Posts Tagged ‘meaning of life’

I am finding that, as someone who has created such an identity for myself out of being lost, it is hard to become acustomed to being found.  There are still moments of doubt, of questioning, of starting to search elsewhere – almost as if I can’t imagine life without searching.  It is unfamiliar to me, and so I find myself tempted to move towards the familiar, towards the search again, the place I have spent my whole adult life.

I believe we can often become comfortable with the situations we say we don’t want.  On one level, we want to find what we’re looking for.  On another level, finding it is so unfamiliar to us, we can be in danger of rejecting it in favour of the comfort of being lost or unhappy.  We begin to define ourselves by our unhappy state, so that chancing upon happiness leave the ego uncertain, leaves our whole definition of ourselves in question.  That can be a scary place to be – because it begs the question “well, who am I then now?” 

Who am I, if not searching, if not questing, if not lost?  That is how I have unconsciously defined myself for so many years, it’s as if I don’t know how to be at peace with being at peace.  NOT being at peace as become so much a part of my self definition, that peace itself has become scary, happiness has become scary, actually being in the place I have been searching for is unfamiliar, scary terrain.

In order to move forward, we must be able to let go of the persona we defined for ourselves around our pain.  We must let go of the little labels we have learnt to live by.  We must let go of being ‘the single person’, ‘the depressed person’, ‘the sad person’, ‘the unhappy person’, ‘the lost person’, ‘the searching person’ – we must let go of these self-created personas we cling to (decrying them all the while) if we ever hope to find out what is beyond them.  Who am I if I am not that persona?  The only way to find out is to push through, be uncomfortable, sit with the unfamiliarity of the true self hiding beneath the labels.

Perhaps we have to realise that to be happy, we have to not only want to be happy – we have to be able to accept that happiness when it comes along, even if it feels scary and unfamiliar at first.

I found this passage by Paulo Coelho the other day, and it resonates so much with me, I feel goosebumps reading it:

In many oral traditions, wisdom is represented by a temple, with two columns at its entrance: these two columns always have names of opposite things, but in order to illustrate what I mean, we will call one Fear and the other Desire. When a man stands at this entrance, he looks at the column of Fear and thinks: “my God, what will I find further ahead?” Then he looks at the column of Desire and thinks: “my God, I’m so accustomed to that which I have, I wish to continue living as I have always lived.” And he remains still; this is what we call tedium.

– Can a person remain his whole life in this situation?

He can be pushed by life, but resist and remain there, always complaining – and his suffering will be useless, will teach him nothing.

Yes, a person can stand for the rest of his days facing one of the many doors he should go through, but he must understand that he has only truly lived up to that point. He may continue to breathe, walk, sleep and eat – but with less and less pleasure, because he is already spiritually dead and does not know it.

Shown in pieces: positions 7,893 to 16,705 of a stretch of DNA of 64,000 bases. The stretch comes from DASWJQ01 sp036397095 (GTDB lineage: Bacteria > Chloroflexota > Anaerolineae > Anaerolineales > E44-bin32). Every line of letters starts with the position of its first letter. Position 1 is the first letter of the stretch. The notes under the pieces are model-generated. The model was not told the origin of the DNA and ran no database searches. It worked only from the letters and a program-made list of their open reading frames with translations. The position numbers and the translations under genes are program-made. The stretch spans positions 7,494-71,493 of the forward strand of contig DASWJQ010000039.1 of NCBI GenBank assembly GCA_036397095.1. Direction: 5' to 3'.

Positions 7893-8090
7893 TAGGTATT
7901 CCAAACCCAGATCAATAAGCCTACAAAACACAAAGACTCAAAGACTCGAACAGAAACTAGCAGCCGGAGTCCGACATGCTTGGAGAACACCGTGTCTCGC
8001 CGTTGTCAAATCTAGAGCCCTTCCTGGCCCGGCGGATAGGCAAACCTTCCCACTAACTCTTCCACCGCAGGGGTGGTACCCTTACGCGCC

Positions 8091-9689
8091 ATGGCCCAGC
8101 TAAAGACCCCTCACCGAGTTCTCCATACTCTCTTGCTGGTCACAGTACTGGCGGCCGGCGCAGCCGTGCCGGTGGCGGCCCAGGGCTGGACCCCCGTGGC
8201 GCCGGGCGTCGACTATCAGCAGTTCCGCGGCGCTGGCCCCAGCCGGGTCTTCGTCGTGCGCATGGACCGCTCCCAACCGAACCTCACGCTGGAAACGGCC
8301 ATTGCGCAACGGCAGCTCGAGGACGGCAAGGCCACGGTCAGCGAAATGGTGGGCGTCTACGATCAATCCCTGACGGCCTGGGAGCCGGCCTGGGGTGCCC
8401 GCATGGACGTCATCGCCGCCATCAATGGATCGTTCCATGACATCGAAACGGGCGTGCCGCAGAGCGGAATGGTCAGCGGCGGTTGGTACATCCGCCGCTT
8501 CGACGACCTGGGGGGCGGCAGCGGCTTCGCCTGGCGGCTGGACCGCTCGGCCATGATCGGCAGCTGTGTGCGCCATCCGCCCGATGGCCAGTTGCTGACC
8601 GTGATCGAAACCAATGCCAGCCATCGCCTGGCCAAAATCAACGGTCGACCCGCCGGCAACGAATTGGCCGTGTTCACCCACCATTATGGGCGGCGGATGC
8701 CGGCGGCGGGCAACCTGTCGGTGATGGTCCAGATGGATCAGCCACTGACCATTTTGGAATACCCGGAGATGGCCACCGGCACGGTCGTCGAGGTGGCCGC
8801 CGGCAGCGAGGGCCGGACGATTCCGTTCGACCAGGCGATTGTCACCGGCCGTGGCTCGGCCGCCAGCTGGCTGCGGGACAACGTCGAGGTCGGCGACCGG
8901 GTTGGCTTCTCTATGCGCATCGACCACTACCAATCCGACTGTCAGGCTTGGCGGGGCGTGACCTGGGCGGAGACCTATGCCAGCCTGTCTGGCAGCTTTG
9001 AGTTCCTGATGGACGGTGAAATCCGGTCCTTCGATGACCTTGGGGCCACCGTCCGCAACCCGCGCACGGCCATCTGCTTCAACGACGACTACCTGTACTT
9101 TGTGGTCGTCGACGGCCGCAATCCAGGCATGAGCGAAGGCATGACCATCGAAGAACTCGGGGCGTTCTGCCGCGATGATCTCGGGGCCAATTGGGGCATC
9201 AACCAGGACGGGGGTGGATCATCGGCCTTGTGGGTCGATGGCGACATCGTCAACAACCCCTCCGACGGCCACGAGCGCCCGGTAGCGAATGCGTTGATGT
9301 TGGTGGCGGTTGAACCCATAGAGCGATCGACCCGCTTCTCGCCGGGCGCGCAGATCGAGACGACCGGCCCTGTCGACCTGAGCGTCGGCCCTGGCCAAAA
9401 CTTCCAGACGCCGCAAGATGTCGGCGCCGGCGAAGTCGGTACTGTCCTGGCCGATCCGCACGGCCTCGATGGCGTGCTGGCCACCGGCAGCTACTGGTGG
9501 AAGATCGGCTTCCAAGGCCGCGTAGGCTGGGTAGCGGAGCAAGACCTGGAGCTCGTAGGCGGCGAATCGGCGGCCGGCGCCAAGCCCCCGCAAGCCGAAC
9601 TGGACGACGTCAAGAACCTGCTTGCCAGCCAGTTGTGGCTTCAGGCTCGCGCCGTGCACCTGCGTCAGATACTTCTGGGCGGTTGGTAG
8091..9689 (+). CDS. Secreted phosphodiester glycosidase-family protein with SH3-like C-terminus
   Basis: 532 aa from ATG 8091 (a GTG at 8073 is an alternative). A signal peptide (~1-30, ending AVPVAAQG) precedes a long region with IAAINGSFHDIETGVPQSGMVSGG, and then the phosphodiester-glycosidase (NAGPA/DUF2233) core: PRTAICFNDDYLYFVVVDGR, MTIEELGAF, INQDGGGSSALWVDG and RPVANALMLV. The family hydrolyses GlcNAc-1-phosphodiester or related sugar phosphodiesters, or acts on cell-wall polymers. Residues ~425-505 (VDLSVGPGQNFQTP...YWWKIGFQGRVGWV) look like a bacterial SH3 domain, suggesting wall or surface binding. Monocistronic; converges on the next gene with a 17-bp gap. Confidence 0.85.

Until one day when, as well as his spiritual death, physical death appears; at that moment God will ask: “what did you do with your life?” We must all answer this question, and woe betide those who answer: “I remained standing at the door.”

We must be willing to sit with the strength of both our fear and our desire if we wish to move forward and do something with our lives. 

I believe we are all called to something in each life.  I believe you can miss the calling if you don’t give it the space to make itself heard.  I believe many people spend their whole lives running away from or ignoring their calling.  A calling doesn’t have to be noble or grand.  It can be something that seems quite small or “silly”.  The calling is whatever whispers to you from your heart in the quiet moments.  Remember – the calling at first may just be “the blank urge“.  I believe we have to just keep following that urge and it will clarify itself in the living.

And there is the key.  The clarity comes about by living into the call, the blank urge.  Not by sitting around thinking about it or lamenting the lack of it.  The clarity comes about by just getting out there and doing somethingSolvitur ambulando.   If you don’t know which door to go through, just pick a door.  Pick the door you are most afraid of, the door at whose threshold you feel both Fear and Desire screaming at you the loudest.  Pick a door, any door.

When it is my time, I still don’t know really what my answer will be to the ultimate question: “what did you do with your life?”

But whatever I do, I know one thing – I will not remain standing at the door.


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This quote pretty much sums up the conclusion I have come to about life at the moment.  It is widely attributed to Ralph Waldo Emerson, although this attribution may apparently be false.  Whoever it was to first say it, I reckon they had their head screwed on and actually got what life is about.  I think this is my new mantra to live by.

To laugh often and much;

To win the respect of intelligent people and the affection of children;

To earn the appreciation of honest critics and endure the betrayal of false friends;

To appreciate beauty, to find the best in others;

To leave the world a bit better, whether by a healthy child, a garden patch or a redeemed social condition;

To know even one life has breathed easier because you have lived.

This is to have succeeded.

It gives me goosebumps.

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